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The Vietnamese Population in Louisiana:

At the end of the twentieth century, the Vietnamese were by far the largest Asian group in Louisiana, and the nearly 25,000 Vietnamese made up  an estimated 44% of all Asians in the state. The Louisiana Vietnamese were most heavily concetrated in the New Orleans metropolitan area. Nearly 14,000 Vietnamese lived in Orleans Parish or in adjoining Jefferson Parish. Other parishes with relatively large Vietnamese populations (over 300 people) include East Baton Rouge (3,533), Vermilion (850), St. Mary (745), Terrebonne (504), Plaquemines (476), Lafourche (383), Caddo (377), Rapides (373), Iberia (314), and St. Bernard (302). At least a few Vietnamese people lived in every part of the state. 

Migration and Settlement:

The settlement of Vietnamese people on Louisiana began in the Spring of 1975, immediately after the fall of South Vietnam's capital, Saigon. The Cathoilc dioceses of Louisiana, operating within the U.S. Catholic Conference, were the state's primary volunteer agencies in charge of resettling Vietnamese refugees. One of these was in the New Orleans area and sought housing and sponsors in Orleans and Jefferson Parish. The other was in Houma and sought housing and sponsors in St. Mary, Terrebonne, and Lafourche Parishes.

Catholic refugee service workers placed Southeast Asians wherever sufficient housing and resources could be found. Thus, vacancies in an apartment complex in New Orleans East led to the establishment of a "Little Vietnam" near the Chef Menteur Highway. Vacant and inexpensive housing in the Kingstown area of Marrero resulted in the creation of one of the large Vietnamese neighborhoods in Jefferson parish.

Because of the involvement of Catholic organizations in resettlement, communities with close affiliations with the Catholic church often mobilize more sponsors than other communities for the refugees. Abbeville, for instance, became a favored spot for resettlement in Vermilion Parish because of the willingness of citizens of Abbeville to accept and help the newcomers. As more Vietnamese arrived in Louisiana over the course of the twentieth century, they established their homes in places where Vietnamese communities already existed.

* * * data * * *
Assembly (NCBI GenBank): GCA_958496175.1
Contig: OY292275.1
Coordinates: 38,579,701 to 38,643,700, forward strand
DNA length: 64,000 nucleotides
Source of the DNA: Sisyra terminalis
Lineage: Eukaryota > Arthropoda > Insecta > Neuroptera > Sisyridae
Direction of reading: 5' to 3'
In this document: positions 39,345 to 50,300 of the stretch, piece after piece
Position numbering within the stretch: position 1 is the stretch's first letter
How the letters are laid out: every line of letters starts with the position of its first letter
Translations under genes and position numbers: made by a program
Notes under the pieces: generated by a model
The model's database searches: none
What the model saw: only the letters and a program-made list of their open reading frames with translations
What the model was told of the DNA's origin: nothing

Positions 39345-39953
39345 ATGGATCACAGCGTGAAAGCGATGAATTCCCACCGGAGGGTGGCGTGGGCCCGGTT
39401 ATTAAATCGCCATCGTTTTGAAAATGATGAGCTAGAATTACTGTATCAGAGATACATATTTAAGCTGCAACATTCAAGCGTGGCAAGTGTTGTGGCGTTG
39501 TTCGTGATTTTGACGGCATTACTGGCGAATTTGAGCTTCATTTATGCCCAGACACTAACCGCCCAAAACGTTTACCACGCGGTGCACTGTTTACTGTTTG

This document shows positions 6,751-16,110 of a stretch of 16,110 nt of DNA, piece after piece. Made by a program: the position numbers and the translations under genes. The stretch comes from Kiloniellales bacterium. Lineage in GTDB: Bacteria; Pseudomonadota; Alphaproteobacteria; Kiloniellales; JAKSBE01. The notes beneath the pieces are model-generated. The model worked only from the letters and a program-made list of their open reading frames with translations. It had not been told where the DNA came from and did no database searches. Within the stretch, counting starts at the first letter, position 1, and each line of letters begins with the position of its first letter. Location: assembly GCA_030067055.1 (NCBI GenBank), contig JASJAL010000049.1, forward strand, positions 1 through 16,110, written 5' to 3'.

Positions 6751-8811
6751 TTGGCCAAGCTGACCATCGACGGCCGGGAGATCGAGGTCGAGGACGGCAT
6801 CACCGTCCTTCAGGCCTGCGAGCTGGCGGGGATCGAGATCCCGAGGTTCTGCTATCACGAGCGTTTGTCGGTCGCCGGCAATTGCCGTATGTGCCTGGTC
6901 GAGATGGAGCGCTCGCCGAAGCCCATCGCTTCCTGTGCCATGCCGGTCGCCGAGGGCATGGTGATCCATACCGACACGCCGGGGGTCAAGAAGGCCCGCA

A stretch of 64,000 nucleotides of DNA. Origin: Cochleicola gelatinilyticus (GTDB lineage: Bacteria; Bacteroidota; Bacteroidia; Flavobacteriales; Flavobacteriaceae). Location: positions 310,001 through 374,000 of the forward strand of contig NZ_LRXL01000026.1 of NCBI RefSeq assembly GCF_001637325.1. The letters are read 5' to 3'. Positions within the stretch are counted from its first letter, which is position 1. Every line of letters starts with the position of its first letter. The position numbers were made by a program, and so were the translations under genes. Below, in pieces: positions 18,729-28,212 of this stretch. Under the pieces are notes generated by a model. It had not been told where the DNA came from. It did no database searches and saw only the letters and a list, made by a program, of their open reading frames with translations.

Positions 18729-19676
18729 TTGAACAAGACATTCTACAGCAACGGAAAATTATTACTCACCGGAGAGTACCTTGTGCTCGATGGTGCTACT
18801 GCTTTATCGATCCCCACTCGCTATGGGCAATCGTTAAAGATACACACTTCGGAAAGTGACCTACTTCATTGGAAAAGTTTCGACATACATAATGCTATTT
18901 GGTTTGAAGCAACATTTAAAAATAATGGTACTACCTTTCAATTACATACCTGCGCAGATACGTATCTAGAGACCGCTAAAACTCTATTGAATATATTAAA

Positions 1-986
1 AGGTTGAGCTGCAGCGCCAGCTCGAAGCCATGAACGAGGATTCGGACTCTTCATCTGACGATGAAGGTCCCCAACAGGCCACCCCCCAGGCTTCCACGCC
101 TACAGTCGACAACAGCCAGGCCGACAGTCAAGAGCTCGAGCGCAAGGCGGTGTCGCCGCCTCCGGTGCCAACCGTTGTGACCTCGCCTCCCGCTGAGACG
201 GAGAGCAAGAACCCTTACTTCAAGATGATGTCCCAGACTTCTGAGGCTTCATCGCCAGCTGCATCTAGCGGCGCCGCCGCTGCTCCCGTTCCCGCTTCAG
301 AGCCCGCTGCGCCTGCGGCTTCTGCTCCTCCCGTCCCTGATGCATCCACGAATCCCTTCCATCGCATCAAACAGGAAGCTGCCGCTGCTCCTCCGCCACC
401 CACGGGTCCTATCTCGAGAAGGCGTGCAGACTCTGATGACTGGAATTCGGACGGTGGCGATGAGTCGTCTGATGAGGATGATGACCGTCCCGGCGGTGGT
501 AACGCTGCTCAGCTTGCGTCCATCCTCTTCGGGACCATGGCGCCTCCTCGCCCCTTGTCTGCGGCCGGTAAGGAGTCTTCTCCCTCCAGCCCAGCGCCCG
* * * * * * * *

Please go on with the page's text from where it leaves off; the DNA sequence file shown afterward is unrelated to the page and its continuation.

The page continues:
Vietnamese in the Louisiana Economy:

Jobs also drew Vietnamese people to Louisiana. The earliest arrivals in this group mainly worked as unskilled laborers. Over the last quarter of the twentieth century, though, many opened their own businesses. Restaurants and small grocery stores were among the most common forms of small businesses for Vietnamese workers in Louisiana was self-employed, and many others worked for Vietnamese-owned operations. 

Louisiana's fishing and shrimping industries provided many with employment opportunities. Most of the parishes with substantial Vietnamese populations were in the southern part of the state, with access to the Gulf of Mexico. In the last decade of the twentieth century, close to one of every ten Louisiana Vietnamese men worked as fishers or shrimpers, and the Vietnamese accounted for one out of every twenty workers in the Louisiana fishing industry. 

This situation appeared unlikely to continue through the first half of the twenty-first century, because second-generation Louisiana Vietnamese tended not to follow their elders into these occupations. The oil industry was another activity connected to the Gulf of Mexico that offered employment. In Vietnamese communities such as St. Mary Parish's Amelia, many worked at oil-related jobs. 

by Carl L. Bankston III, Tulane University